While the first UAE nationals are enjoying their right to a visa on arrival when visiting the UK, a debate in the same country is taking place, if enough is being done to attract engineers.
More than a year ago a report of the Royal Academy of Engineering caused great concern, when it stated that a 100,000 new engineering graduates would be needed annually in the period up to 2020.
By the year 2020, 830,000 graduate-level engineering experts and 450,000 technicians would be needed in a country with a quickly aging and depleting engineering sector.
Experts did not leave it at that, arguing that an increased dependence on labour force overseas was inevitable, and not enough was being done to encourage foreign engineers from settling in the UK.
This is good news for engineers in the UAE, but with the ambition to move further.
However, it raises the question how difficult it is exactly to make the move.
Engineers with the ambition to migrate to the UK are most likely to apply through the Tier 2 programme, a sponsorship programme allowing overseas workers to work for a UK employer when having a job offer at hand.
"For the year from 6 April, 2014 – 5 April, 2015, the Home Office will be granting 20,700 restricted certificates of sponsorship available to Tier 2 General sponsors.
“This is inclusive of job roles on the shortage occupation list, which includes a great number of engineering job categories.
“In fact, half of the 119 jobs listed on the UK Border Agency’s Tier 2 Shortage Occupation List are engineering jobs, said Newland Chase, the UK-based global immigration consultancy firm.
The second logical option –the Tier 1 Post Study Work Visa category- has been closed since 2012.
In reality, this means that the only option there is for those students who have graduated from a UK institution, is to find a job directly after graduation by switching to the Tier 2 programme after their study.
The same immigration consultant explains: The problem that many graduates face is that they are not permitted (as they were before) to stay in the UK under the Tier 1 Post Study Work category, in order to look for a job.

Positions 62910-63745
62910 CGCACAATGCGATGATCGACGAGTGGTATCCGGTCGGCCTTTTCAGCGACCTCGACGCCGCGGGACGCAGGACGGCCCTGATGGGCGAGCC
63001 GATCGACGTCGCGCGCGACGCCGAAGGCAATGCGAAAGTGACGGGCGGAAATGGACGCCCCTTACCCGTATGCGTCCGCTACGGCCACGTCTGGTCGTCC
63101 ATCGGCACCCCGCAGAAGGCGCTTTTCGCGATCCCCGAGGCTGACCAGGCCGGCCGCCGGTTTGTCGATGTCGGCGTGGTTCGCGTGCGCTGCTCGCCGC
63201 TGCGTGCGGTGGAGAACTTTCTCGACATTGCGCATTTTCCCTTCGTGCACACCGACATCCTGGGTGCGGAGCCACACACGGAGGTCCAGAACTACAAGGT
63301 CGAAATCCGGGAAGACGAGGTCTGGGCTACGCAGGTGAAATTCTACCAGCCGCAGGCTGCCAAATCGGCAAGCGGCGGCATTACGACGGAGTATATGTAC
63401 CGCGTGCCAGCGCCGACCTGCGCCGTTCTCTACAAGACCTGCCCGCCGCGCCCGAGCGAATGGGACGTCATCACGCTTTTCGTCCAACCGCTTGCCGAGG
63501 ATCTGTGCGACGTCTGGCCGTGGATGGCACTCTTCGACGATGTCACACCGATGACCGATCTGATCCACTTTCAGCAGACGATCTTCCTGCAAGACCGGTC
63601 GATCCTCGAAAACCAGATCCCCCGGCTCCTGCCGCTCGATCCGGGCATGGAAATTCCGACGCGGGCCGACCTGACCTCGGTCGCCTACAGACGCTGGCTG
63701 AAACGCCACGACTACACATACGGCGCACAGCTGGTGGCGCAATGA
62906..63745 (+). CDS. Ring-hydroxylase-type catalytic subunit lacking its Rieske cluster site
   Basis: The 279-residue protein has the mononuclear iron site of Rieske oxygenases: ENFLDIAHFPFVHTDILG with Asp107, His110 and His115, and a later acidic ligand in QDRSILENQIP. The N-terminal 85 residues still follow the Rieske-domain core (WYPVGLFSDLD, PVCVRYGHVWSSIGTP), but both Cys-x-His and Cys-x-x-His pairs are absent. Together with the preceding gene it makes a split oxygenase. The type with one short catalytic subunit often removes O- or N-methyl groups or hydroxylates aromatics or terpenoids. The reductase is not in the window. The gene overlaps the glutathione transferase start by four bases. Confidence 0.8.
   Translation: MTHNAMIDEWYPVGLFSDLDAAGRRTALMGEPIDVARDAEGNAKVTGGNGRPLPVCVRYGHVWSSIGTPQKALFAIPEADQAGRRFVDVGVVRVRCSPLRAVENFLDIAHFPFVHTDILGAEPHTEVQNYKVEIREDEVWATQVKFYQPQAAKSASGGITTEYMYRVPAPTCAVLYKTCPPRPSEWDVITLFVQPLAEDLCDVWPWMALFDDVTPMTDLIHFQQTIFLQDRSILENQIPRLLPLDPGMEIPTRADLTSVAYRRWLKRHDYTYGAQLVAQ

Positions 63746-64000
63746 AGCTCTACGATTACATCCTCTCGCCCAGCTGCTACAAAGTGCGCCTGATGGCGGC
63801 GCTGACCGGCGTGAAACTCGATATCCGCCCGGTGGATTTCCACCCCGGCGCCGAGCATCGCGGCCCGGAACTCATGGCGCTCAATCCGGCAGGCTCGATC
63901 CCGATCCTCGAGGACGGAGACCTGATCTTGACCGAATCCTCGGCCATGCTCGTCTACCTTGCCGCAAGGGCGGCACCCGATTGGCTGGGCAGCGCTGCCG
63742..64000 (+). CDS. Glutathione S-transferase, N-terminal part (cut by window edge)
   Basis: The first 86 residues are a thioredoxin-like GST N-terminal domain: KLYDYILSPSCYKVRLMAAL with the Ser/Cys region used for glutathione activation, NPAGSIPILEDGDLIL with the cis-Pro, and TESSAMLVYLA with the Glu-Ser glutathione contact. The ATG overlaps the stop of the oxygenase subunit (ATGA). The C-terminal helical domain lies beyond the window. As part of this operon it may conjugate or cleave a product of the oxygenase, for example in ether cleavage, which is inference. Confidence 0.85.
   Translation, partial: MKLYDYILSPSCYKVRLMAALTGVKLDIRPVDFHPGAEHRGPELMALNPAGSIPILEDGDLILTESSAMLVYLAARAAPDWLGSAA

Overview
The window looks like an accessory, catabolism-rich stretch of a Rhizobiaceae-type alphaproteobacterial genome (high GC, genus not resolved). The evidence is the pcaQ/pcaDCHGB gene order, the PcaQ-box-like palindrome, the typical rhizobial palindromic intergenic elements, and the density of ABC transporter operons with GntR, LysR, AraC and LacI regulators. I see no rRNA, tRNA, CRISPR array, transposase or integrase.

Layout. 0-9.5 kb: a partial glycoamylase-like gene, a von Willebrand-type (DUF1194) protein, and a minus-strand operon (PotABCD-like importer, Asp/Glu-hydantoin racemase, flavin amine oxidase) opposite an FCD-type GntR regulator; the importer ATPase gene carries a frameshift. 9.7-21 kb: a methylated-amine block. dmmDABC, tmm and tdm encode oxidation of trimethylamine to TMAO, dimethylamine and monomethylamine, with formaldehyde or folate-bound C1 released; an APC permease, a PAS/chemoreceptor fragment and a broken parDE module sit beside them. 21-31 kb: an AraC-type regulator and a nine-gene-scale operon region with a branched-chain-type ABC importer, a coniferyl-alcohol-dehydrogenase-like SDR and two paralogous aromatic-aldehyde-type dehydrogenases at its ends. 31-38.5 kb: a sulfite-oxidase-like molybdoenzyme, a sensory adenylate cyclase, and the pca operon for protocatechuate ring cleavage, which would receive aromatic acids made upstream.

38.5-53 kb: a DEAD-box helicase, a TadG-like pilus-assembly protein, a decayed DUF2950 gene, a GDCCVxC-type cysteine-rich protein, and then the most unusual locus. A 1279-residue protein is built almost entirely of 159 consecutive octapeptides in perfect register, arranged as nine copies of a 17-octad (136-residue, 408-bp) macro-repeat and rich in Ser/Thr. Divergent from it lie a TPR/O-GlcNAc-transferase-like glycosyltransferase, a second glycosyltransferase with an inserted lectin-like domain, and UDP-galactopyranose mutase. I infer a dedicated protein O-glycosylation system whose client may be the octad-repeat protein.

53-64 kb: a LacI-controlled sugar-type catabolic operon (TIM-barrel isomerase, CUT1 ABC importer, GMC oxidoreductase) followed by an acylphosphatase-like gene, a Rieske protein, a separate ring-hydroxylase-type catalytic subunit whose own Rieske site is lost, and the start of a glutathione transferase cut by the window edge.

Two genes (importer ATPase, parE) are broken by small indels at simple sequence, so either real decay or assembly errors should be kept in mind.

This means that an engineering graduate without a job offer straight after concluding their studies must exit the UK.
Once outside of the UK they are then subject to restrictions in coming back to the UK to work such as their UK employer having to apply for a Restricted certificate of sponsorship under the cap or having to meet the requirements of the Resident Labour Market Test (RLMT) if the role is not a shortage occupation one.
True, this might seem like a bit of a hassle, but it does not prevent engineers from settling in the country, Newland Chase argues. " It just unfortunately adds extra lead-in time to the process.
"In reality the annual cap of 20,700 on Tier 2 General Restricted Certificates of Sponsorship has never actually been reached," they write.
Skilled workers can apply through the Tier 2 programme to fill a vacancy that cannot be filled by a resident worker, or as an Intra Company Transfer (ICT), when the vacancy cannot be filled by a resident worker.
The job must be on the Shortage Occupation List revised in 2013, which implies the job is rated with a minimum skill level of 6 and meets the minimum salary threshold.
Click here for a detailed list on the available job categories for immigration through the Tier 2 programme
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